Stargardt disease

Is genetic testing available for Stargardt disease?

Yes. Genetic testing may help distinguish the type of Stargardt disease a person has, and provide information about the mode of inheritance and risks to other family members. The Genetic Testing Registry (GTR) provides information about the genetic tests available for Stargardt disease. The intended audience for the GTR is health care providers and researchers. Patients and consumers with specific questions about genetic testing for this condition should speak with their ophthalmologist or a genetics professional.

Last updated on 05-01-20

How is Stargardt disease inherited?

Stargardt disease is most commonly inherited in an autosomal recessive manner. This means that to be affected, a person must have a mutation in both copies of the responsible gene in each cell. Affected people inherit one mutated copy of the gene from each parent, who is referred to as a carrier. Carriers of an autosomal recessive condition typically do not have any signs or symptoms (they are unaffected). When 2 carriers of an autosomal recessive condition have children, each child has a:

  • 25% (1 in 4) chance to be affected
  • 50% (1 in 2) chance to be an unaffected carrier like each parent
  • 25% chance to be unaffected and not be a carrier

A person with autosomal recessive Stargardt disease will always pass one mutated copy of the gene to each of his/her children. In other words, each of his/her children will at least be a carrier. A child of an affected person can be affected if the other parent is also affected or is a carrier.

In rare cases, Stargardt disease may be inherited in an autosomal dominant manner. This means that having a mutation in only one copy of the responsible gene in each cell is enough to cause features of the condition. An affected person typically inherits the mutated gene from an affected parent.

When a person with a mutation that causes an autosomal dominant condition has children, each child has a 50% (1 in 2) chance to inherit that mutation.

Last updated on 05-01-20

Should the child of a person with Stargardt disease be evaluated?

While vision care and eye exams should be a part of every child's routine medical care, meeting with a specialist (such as an ophthalmologist or optometrist) is recommended for children with a family history of a genetic eye disease. A specialist can advise parents regarding if and when a child should be evaluated (and how often); and can recommend specific types of eye exams that may be beneficial or appropriate for children with a family history of Stargardt disease.

Stargardt disease is most commonly inherited in an autosomal recessive manner. Therefore in most cases, the child of a person with autosomal recessive Stargardt disease will be an unaffected carrier, and generally only at risk to develop the condition if their other parent is a carrier (or is affected). If an affected parent has autosomal dominant Stargardt disease (which is rare), each of his/her children has a 50% chance to inherit the mutated gene responsible for the condition.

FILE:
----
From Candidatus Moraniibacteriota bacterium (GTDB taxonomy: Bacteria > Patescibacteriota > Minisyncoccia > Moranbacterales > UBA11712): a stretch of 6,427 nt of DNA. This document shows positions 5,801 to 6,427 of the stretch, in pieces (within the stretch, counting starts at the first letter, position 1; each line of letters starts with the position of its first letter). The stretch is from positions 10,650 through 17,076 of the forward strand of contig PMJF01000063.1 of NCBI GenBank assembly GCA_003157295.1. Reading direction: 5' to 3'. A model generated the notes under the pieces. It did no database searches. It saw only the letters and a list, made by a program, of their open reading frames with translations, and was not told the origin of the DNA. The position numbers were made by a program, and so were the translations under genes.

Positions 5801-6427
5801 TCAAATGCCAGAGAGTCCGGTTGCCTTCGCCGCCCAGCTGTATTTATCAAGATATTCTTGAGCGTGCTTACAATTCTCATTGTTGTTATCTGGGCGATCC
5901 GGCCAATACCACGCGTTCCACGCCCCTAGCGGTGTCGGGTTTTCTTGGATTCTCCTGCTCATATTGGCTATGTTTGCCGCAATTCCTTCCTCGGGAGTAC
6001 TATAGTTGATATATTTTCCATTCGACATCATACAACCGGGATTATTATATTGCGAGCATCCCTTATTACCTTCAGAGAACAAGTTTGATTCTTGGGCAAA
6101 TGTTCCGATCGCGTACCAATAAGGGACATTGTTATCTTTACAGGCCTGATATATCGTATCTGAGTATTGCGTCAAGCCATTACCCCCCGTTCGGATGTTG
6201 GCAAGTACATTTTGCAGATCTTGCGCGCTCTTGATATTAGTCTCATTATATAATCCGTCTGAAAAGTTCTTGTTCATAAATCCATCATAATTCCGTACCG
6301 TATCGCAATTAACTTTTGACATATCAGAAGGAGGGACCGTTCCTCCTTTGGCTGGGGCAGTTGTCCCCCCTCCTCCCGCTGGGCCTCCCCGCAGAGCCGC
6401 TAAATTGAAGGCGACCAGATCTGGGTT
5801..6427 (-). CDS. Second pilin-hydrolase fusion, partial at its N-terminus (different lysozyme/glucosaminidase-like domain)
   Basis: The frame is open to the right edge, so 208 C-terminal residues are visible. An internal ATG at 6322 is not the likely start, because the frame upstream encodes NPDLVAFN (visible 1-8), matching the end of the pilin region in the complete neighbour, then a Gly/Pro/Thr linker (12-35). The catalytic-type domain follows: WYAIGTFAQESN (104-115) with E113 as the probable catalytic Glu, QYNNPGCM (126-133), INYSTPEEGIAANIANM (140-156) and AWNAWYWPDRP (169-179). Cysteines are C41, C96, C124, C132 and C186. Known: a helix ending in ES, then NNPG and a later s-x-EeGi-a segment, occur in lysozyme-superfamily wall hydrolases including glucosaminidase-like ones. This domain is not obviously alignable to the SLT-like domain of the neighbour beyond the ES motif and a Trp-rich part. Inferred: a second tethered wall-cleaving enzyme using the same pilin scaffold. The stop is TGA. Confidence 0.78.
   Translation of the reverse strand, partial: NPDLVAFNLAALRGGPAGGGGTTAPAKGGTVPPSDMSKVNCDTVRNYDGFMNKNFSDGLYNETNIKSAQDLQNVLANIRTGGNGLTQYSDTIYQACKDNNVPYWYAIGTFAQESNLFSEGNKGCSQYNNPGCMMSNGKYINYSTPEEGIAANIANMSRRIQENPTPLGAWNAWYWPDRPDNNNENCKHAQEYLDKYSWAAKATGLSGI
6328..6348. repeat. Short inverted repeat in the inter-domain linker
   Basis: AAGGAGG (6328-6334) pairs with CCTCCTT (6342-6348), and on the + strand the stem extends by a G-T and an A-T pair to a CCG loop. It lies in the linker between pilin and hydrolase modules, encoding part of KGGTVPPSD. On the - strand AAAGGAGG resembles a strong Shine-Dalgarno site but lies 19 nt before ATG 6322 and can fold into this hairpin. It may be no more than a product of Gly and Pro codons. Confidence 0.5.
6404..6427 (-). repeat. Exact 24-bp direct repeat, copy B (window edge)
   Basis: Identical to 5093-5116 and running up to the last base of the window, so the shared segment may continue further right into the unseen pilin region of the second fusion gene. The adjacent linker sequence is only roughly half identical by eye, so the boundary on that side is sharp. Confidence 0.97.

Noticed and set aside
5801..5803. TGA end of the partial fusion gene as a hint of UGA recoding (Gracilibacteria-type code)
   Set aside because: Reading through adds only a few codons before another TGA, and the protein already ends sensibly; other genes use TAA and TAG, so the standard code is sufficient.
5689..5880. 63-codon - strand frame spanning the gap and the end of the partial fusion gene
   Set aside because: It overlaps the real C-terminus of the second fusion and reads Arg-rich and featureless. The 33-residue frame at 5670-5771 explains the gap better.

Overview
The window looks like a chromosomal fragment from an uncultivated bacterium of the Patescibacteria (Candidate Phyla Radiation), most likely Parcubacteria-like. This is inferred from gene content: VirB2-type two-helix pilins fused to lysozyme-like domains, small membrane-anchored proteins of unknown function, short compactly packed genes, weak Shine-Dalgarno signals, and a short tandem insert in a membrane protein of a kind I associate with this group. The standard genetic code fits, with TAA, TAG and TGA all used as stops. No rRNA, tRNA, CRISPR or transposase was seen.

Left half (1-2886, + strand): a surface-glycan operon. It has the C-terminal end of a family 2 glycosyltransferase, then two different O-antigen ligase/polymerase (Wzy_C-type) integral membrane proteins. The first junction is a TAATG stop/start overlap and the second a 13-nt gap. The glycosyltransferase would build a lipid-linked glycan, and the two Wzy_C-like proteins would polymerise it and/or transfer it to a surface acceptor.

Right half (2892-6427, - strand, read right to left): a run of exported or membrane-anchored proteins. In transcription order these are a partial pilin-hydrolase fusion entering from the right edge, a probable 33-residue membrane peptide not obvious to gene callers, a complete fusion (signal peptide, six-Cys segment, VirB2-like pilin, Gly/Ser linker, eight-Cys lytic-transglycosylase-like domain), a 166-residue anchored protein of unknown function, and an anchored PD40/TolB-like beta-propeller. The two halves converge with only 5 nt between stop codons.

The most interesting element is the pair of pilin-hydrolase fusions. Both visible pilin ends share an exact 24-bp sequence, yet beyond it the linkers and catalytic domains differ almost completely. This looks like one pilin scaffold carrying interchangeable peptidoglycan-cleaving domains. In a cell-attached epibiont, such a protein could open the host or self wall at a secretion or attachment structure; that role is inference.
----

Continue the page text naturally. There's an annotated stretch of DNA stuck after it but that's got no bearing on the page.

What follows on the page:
Genetic testing for unsymptomatic minors (children who currently don't have symptoms) is usually not recommended for Stargardt disease and other genetic conditions that are not treatable.

Last updated on 05-01-20

How might Stargardt disease be treated?

At present there is no cure for Stargardt disease, and there is very little that can be done to slow its progression. Wearing sunglasses to protect the eyes from UVa, UVb and bright light may be of some benefit. Animal studies have shown that taking excessive amounts of vitamin A and beta carotene could promote the additional accumulation of lipofuscin, as well as a toxic vitamin A derivative called A2E; it is typically recommended that these be avoided by individuals with Stargardt disease. There are possible treatments for Stargardt disease that are being tested, including a gene therapy treatment, which has been given orphan drug status by the European Medicines Agency (EMEA, similar to the FDA). You can read more about this treatment by clicking here. There are also clinical trials involving embryonic stem cell treatments.

Last updated on 05-01-20

In-Depth Information

American Society of Gene & Cell Therapy - Eye diseases

The American Society of Gene & Cell Therapy provides information on the treatment of genetic eye diseases.

Last updated on 04-27-20

Testing Resources

Stargardt disease testing

The John and Marcia Carver Nonprofit Genetic Testing Laboratory provides non-profit genetic testing for rare eye diseases to meet a societal need. Click here to read about genetic testing for Stargardt disease.

Last updated on 04-27-20

Where To Start

Foundation Fighting Blindness

Foundation Fighting Blindness provides information about Stargardt disease and other retinal diseases.

Last updated on 04-27-20

Name: Foundation Fighting Blindness 7168 Columbia Gateway Drive, Suite 100
Columbia, MD, 21046, United States
Phone: +1-410-423-0600 TTY: 1-800-683-5551 Toll Free: 1-800-683-5555 Email: Url:
Name: American Macular Degeneration Foundation PO Box 515
Northampton, MA, 01061-0515 , United States
Phone: +1-413-268-7660 Toll Free: 1-888-MACULAR (1-888-622-8527) Email: Url:
Name: Royal National Institute of Blind People RNIB Headquarters 105 Judd Street
London WC1H 9NE
United Kingdom
Phone: 0303 123 9999 Email: Url:

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The RareGuru disease database is regularly updated using data generously provided by GARD, the United States Genetic and Rare Disease Information Center.

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